Q. I experience sleepwalking every night. When I go to bed, I always wake up in a different part of the house. Why is this? Is this curable?
A. We want to first assure you that you are not alone and help is available.
Sleepwalking, also called "somnambulism," is a fairly common sleep problem. Sleepwalking is more common in children than in adolescents or adults. It is also more common in males.
Approximately 10 percent to 18 percent of kids between the ages of 5 and 12 will sleepwalk. Sleepwalking may run in families (it has a genetic tendency). If an individual begins to sleepwalk at about age 9, it often lasts into adulthood.
Why does it happen?
Why people sleepwalk is complex and difficult to pinpoint. It may be related to fatigue, anxiety, medications or a medical condition, such as seizures.
Yes, there are ways to treat sleepwalking.
The first thing that must be done is to take safety precautions. Move furniture and electrical cords to avoid tripping. Block off stairways to avoid falling. Make sure you get plenty of rest in case the cause is fatigue. Have a calming routine at bedtime. Relaxation exercises or meditation will help if stress plays a role in your sleepwalking.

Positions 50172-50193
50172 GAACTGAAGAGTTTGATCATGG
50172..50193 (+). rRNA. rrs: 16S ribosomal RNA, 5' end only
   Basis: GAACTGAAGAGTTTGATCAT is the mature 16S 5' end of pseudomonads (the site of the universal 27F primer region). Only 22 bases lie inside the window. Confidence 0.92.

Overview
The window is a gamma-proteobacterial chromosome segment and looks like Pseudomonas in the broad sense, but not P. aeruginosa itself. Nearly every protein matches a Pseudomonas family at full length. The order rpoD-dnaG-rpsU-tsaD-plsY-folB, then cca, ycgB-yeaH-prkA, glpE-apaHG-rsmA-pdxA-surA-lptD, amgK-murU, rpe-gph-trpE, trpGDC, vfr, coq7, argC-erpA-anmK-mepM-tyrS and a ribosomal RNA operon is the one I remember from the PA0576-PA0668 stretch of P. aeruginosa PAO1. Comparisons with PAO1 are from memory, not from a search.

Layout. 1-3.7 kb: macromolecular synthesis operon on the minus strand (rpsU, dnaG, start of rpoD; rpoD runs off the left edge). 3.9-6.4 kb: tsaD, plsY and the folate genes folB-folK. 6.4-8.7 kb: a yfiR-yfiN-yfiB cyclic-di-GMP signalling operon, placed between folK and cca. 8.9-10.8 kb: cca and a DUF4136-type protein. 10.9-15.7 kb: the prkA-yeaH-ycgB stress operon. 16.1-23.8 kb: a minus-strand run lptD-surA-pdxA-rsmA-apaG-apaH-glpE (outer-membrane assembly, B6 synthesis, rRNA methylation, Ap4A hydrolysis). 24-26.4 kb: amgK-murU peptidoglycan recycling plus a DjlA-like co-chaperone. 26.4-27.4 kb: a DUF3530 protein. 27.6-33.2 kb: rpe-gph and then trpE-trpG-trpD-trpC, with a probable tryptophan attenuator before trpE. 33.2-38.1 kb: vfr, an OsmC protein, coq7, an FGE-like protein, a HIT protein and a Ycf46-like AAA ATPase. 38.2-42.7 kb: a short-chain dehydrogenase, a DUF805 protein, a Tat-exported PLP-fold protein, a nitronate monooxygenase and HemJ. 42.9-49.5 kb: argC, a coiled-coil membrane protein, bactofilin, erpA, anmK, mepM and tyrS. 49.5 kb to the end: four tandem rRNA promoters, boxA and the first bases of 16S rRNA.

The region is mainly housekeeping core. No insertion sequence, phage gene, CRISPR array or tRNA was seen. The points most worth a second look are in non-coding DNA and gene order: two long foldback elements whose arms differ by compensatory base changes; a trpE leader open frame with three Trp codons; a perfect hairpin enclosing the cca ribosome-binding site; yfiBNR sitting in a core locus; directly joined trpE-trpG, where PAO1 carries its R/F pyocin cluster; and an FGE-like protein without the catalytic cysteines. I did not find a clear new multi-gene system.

Then, because your sleepwalking is every single night, you should make an appointment with your doctor or a sleep specialist. Other reasons to seek medical care for sleepwalking would be:
UViolent episodes during sleepwalking.
USleepwalking includes potentially dangerous activities, such as driving.
UThe sleepwalker has excessive daytime sleepiness.
Your physician may recommend hypnosis, which has been found to be helpful for many people. Your physician might also recommend medication, since benzodiazepines such as diazepam (valium) or lorazepam have proven useful in the treatment of sleepwalking.
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